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Doing well in physics

  1. Mar 23, 2010 #1
    I need to know how to study efficiently. I study every day but seem to get very poor marks. For ex. I spent my whole reading week solving problems for stats and thermodynamics and i did horrible on the midterms. The marks i received might lead people to think i didn't study at all, but i spent so many hours solving problems. However, i should admit, i had to refer to the solutions manual a lot and i didn't read the lecture notes or the textbook. I thought i could just do the homework over and over again until i knew how to do it exactly. Also, i usually have no idea what I'm doing when solving problems.

    Could anyone please recommend: 1) How to study
    2) How to get the most out of problem solving.

    Please i beg you, i thought i knew how to study but sadly i do not. I spend countless hours studying, but never get the marks i think i deserve.

    thanks for anyhelp!!
     
  2. jcsd
  3. Mar 23, 2010 #2

    stewartcs

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    For starters you need to read the textbook and the lecture notes. A lot of professors put lecture material right on the exams.

    Next, put down the solution manual until you spent at least an hour trying to solve the problem on your own. Then, if you must look at the solution, just look at enough to get you going again and not the whole thing. This will help build a foundation for your analytical skills so that it will not take so long to solve them in the future.

    CS
     
  4. Mar 23, 2010 #3

    marcusl

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    Ask questions when you are stuck. All professors have office hours, and usually the TA's in the class do too. One-on-one, the prof/TA can interact with you to pinpoint your difficulty and then clear it up.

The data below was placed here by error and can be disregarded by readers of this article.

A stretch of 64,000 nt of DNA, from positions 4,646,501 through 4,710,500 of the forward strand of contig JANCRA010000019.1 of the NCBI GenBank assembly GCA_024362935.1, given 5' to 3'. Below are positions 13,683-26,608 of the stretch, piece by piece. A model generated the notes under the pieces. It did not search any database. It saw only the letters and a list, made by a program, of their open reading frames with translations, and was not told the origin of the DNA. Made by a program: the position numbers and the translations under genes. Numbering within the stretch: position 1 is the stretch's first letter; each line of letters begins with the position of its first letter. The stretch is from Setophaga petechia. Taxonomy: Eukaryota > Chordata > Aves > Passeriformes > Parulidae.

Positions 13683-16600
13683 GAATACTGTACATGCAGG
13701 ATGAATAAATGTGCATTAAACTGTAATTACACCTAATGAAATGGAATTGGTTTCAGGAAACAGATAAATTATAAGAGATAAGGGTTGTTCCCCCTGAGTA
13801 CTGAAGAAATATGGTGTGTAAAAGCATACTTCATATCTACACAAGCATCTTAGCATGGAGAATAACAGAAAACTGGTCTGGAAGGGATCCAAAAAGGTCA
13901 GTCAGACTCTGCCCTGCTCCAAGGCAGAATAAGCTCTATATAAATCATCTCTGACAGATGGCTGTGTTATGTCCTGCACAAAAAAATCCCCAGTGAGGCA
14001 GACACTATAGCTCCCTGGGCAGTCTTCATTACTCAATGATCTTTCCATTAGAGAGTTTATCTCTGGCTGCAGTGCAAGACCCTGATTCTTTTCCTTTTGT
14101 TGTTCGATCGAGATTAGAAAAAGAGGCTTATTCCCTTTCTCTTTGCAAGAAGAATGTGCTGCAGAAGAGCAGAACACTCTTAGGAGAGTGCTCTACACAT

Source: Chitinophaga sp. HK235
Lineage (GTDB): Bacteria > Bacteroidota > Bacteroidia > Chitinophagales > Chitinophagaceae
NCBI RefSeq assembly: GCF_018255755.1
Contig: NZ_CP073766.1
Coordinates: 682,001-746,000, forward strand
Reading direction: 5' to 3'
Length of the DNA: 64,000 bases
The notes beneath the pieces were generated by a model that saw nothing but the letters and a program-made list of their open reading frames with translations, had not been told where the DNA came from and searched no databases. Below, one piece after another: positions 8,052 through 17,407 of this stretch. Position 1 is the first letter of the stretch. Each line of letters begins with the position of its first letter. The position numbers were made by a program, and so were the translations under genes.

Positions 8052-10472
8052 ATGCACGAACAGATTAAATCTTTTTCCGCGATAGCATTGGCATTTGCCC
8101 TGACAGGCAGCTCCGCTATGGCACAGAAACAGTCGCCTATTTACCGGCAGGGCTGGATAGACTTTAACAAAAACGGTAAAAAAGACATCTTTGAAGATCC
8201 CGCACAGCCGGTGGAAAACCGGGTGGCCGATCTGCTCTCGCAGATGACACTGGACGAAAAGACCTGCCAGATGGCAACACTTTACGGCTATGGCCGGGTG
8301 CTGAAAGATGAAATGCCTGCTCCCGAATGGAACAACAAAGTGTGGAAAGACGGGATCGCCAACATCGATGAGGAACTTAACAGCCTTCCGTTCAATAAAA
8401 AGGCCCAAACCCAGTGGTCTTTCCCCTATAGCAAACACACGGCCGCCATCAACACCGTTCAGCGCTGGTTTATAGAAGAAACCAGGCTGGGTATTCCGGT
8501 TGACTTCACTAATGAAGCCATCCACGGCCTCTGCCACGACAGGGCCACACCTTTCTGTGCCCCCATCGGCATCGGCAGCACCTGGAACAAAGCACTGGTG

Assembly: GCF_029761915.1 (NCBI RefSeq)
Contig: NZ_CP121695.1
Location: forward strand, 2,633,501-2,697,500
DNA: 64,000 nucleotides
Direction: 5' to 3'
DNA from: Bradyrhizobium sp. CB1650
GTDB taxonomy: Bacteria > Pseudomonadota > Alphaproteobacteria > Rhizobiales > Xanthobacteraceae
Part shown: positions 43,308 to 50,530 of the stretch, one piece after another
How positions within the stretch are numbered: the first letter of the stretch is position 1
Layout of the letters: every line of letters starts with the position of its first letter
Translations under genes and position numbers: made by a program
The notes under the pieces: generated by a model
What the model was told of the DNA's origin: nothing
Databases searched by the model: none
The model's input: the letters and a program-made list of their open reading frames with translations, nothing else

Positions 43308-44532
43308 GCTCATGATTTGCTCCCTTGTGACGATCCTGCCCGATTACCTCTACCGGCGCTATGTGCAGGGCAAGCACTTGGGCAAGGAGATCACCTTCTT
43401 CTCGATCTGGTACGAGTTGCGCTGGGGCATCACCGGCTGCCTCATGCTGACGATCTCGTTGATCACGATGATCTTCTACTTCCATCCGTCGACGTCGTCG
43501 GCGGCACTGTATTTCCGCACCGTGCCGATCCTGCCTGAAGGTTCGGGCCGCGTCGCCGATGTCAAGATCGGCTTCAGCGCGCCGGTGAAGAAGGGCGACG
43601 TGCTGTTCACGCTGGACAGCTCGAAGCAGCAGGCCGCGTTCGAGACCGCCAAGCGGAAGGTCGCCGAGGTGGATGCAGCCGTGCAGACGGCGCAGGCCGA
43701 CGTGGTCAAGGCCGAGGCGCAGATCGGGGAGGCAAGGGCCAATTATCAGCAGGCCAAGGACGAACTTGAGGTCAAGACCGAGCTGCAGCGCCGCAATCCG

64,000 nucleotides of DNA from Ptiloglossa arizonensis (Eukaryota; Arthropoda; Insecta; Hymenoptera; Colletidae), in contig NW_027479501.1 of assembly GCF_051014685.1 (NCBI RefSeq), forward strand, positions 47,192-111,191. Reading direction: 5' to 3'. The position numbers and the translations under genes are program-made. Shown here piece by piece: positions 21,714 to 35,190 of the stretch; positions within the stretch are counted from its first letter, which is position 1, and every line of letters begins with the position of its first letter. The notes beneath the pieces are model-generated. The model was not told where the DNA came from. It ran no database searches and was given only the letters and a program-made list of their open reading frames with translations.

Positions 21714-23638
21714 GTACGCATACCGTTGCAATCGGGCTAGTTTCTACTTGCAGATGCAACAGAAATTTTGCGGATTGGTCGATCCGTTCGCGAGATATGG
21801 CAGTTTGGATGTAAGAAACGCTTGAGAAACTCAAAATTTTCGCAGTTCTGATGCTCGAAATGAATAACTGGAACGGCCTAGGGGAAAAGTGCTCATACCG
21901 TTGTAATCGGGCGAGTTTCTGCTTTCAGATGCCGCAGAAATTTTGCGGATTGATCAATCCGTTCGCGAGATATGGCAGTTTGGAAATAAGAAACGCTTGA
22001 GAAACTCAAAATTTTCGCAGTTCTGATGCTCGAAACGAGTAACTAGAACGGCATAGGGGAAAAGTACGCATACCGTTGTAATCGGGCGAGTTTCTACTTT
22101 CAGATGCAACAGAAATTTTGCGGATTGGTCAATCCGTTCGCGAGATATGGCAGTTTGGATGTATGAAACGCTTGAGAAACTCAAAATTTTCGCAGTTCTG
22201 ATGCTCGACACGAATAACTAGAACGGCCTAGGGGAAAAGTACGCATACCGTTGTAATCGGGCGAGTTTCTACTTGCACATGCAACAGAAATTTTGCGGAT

Advice: Do the reading first. No one wants to help a student who is blowing off the class.
     
  5. Mar 23, 2010 #4
    This might sound obvious but it is an exceptional piece of advice. I'm sure all of the undergraduates here have been in situations where they didn't understand everything that happened in a lecture (and if you haven't then..go you! amazing.). I know this happened to me a lot when I was at undergraduate level and, despite many pleas for questions from lecturers during and after lectures, I rarely asked any questions. Some people do, but I think that most people are happy if they can escape lectures without looking stupid. It's a bizarre attitude, and one that only really becomes very noticable at graduate level. As a graduate student, I attended a few undergraduate courses (since I was changing field) and I found that I had a totally different attitude to lectures. I was always focussed on getting the most out of the material, and when I didn't understand something, I'd ask the professor - and in fact I'm fairly sure I was the only one in the class that bothered to actually ask any questions, despite the fact that I was only there for interest and the rest of the class (undergraduates) needed the grade as a core component of their degree.